To present the results from our analysis graphically, the raw data and model predictions were plotted (Fig. 2). For both male and female fetuses, there were no significant differences between left and right hand 2D:4D, but, as previously reported, male fetuses had a lower 2D:4D (significant sex effect), F(1, 324) = 4.26, p = .03, but not side, F(1, 324) < 1, or a side by sex interaction, F(1, 323) < 1. The mean values were: male fetuses: left hand = .915 (SD = .034), right hand = .916 (SD = .037); female fetuses: left hand = .927 (SD = .032), right hand = .923 (SD = .034). There appeared to be a decrease of the 2D:4D ratio with age which differed between the left and right hand (significant age effect), F(1, 324) = 4.19, p = .04, and a side by age interaction, F(1, 323) = 4.00, p = .05. This association appeared to be comparable between male and female fetuses since there was no significant three-way, F(1, 323) < 1, or age by sex interaction, F(1, 323) < 1. In both male and female fetuses, 2D:4D decreased slightly, but significantly, with age in the left hand, slope = −.007 (SE = 0.003), p = .008, r 2 = 4.4%, but not in the right hand, slope = −.003 (SE = .003), p = .30, r 2 = 0.6% (Fig. 2).
Next, we tested whether 2D:4D differed for fetuses with the presence or absence of minor or major congenital abnormalities in a linear model containing the significant effects presented above. The 2D:4D ratios did not differ between fetuses with or without congenital abnormalities, F(1, 303) = 2.58, p = .11. Within fetuses with congenital abnormalities, there was no significant difference in 2D:4D ratio for minor and major abnormalities, F(1, 303) < 1.
Finally, we tested whether 2D:4D ratios differed when the complete finger, including the non-bony finger tips, was measured. The 2D:4D ratios differed only slightly, although significantly (.925, SE = .004 with non-bony finger tip, versus .921, SE = .004 without non-bony finger tip), paired t-test, df = 52, p < .0001. The correlation between the two types of measurements was strong (r = .97, df = 51, p < .0001).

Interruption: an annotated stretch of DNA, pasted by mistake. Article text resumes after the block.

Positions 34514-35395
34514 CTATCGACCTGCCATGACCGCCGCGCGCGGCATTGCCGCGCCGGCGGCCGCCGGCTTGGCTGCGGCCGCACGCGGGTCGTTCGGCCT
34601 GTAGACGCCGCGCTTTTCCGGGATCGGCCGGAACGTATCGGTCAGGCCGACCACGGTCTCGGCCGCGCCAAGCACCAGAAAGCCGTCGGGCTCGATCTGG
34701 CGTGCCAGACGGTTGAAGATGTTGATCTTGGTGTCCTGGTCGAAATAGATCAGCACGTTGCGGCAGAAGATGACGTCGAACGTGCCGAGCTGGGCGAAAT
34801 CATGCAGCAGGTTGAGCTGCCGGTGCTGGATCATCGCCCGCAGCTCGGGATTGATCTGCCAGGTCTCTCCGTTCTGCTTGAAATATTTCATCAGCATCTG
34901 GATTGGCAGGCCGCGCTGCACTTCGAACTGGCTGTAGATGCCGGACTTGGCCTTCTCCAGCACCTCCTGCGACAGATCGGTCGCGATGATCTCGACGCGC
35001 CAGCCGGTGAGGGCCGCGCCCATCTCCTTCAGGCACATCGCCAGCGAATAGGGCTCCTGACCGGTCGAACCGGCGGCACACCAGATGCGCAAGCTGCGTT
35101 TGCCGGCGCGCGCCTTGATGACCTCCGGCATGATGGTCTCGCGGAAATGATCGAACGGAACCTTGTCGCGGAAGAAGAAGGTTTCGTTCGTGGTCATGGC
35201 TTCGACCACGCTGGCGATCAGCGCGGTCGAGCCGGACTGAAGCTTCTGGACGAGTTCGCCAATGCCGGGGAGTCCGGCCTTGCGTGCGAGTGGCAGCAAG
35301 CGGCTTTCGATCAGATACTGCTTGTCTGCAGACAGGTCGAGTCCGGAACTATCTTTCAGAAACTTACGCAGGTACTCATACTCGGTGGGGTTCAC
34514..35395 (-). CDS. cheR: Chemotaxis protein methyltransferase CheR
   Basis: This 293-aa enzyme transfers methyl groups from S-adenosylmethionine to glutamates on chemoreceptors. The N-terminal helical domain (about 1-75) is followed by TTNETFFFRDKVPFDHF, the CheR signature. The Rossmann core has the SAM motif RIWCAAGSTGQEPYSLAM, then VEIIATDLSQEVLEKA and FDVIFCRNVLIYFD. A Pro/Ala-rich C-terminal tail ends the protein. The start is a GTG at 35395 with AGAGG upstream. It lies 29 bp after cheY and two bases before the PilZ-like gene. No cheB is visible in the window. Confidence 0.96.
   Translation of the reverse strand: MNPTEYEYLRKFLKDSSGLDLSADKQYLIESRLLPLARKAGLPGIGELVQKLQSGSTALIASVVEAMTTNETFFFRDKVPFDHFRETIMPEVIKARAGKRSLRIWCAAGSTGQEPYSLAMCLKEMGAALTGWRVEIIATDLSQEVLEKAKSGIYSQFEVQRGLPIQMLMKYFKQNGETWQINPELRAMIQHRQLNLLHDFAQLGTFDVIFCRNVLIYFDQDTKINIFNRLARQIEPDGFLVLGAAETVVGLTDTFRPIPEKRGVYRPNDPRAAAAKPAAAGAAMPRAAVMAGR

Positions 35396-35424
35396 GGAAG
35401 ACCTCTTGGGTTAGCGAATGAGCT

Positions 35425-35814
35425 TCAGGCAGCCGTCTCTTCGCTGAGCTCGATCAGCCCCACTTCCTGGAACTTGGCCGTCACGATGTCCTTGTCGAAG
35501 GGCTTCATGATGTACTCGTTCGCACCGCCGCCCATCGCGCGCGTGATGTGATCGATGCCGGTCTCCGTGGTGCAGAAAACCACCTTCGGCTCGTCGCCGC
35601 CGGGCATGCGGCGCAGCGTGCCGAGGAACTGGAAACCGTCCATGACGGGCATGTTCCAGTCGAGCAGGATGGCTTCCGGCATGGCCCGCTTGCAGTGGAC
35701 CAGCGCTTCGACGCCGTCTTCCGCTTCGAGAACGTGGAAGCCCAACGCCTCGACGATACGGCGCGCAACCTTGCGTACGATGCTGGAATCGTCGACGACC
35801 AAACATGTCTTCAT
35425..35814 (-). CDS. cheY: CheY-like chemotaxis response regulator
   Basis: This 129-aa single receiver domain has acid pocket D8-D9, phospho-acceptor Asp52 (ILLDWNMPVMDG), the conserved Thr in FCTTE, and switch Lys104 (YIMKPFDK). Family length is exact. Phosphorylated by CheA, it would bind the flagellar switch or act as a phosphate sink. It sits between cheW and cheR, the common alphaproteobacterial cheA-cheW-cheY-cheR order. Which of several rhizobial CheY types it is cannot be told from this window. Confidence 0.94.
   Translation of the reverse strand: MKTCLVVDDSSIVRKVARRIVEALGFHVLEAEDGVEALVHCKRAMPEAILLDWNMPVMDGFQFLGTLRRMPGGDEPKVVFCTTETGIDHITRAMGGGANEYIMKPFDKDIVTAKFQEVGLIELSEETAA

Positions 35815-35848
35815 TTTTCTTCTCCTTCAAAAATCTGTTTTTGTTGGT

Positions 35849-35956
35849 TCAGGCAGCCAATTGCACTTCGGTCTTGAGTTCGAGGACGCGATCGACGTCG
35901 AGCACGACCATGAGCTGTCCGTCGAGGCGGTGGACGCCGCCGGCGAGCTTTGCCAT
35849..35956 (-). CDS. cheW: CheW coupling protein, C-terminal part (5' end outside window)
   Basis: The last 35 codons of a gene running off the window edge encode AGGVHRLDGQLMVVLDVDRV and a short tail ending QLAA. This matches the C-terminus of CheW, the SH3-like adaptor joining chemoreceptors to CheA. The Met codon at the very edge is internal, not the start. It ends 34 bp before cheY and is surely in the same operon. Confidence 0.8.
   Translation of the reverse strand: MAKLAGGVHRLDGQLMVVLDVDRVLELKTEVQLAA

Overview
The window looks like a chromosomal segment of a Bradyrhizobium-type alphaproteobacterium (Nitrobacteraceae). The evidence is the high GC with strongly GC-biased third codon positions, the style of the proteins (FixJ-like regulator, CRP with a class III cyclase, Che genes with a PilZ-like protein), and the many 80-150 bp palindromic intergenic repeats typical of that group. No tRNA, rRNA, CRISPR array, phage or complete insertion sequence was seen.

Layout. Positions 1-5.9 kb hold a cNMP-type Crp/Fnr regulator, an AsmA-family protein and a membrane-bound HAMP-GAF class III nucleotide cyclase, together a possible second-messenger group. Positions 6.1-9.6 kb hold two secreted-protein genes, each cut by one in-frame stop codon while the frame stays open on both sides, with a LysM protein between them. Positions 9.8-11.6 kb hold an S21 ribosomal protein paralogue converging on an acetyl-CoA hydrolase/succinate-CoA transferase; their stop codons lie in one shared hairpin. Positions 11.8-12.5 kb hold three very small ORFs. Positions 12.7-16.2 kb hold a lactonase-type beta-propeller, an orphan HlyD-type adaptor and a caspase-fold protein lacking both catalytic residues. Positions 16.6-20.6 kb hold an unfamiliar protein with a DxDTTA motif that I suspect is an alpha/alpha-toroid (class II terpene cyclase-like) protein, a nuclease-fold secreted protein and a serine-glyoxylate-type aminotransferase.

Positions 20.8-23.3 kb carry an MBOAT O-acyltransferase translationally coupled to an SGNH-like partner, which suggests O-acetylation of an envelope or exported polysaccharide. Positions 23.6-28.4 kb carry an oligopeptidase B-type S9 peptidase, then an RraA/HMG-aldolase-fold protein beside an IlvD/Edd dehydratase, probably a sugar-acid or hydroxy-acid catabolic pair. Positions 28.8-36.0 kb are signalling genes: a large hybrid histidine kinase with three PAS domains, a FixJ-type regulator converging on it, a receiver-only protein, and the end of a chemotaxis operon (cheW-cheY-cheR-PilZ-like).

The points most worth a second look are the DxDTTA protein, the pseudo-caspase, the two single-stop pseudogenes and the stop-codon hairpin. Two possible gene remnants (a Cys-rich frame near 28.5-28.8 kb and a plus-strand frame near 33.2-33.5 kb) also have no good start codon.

Male and female fetuses of 14 weeks gestational age or older showed a small, but significant, difference in 2D:4D ratio. The difference was in the expected direction, i.e., males had a lower ratio than females. The extent of the sexual dimorphism was smaller than found in studies of adults (Table 1). It was comparable in size to that found for children in the studies of Trivers, Manning, Thornhill, Singh, and McGuire (1999) and Trivers et al. (2006), but smaller than in an earlier smaller study on Turkish fetuses without external abnormalities by Malas et al. (2006) (Table 1). Unexpectedly, we did find a very weak negative relationship with gestational age for the left hand, but not for the right hand.
In agreement with what has been speculated in the literature and with earlier data from Malas et al. (2006), our data suggest that already at a gestational age of 14 weeks the sexual dimorphism is present. This is in agreement with the hypothesis that early levels of sexual hormones have a lasting influence on 2D:4D ratios (Brown et al., 2002; McFadden, Westhafer, Pasanen, Carlson, & Tucker, 2005; Okten, Kalyoncu, & Yaris, 2002, but see Buck, Williams, Hughes, & Acerini, 2003).
We measured the length of the digits from radiographs not directly from the fingers and we excluded the non-bony finger tip. Measurement method may make a small difference, as was shown for measurements from photocopies compared to direct measurements from fingers (Manning, Fink, Neave, & Caswell, 2005). However, these differences are very small compared to the differences between our fetal ratios and those in the literature on children and adults. In addition, we found that the differences between measurements with and without finger tip were minimal and strongly correlated.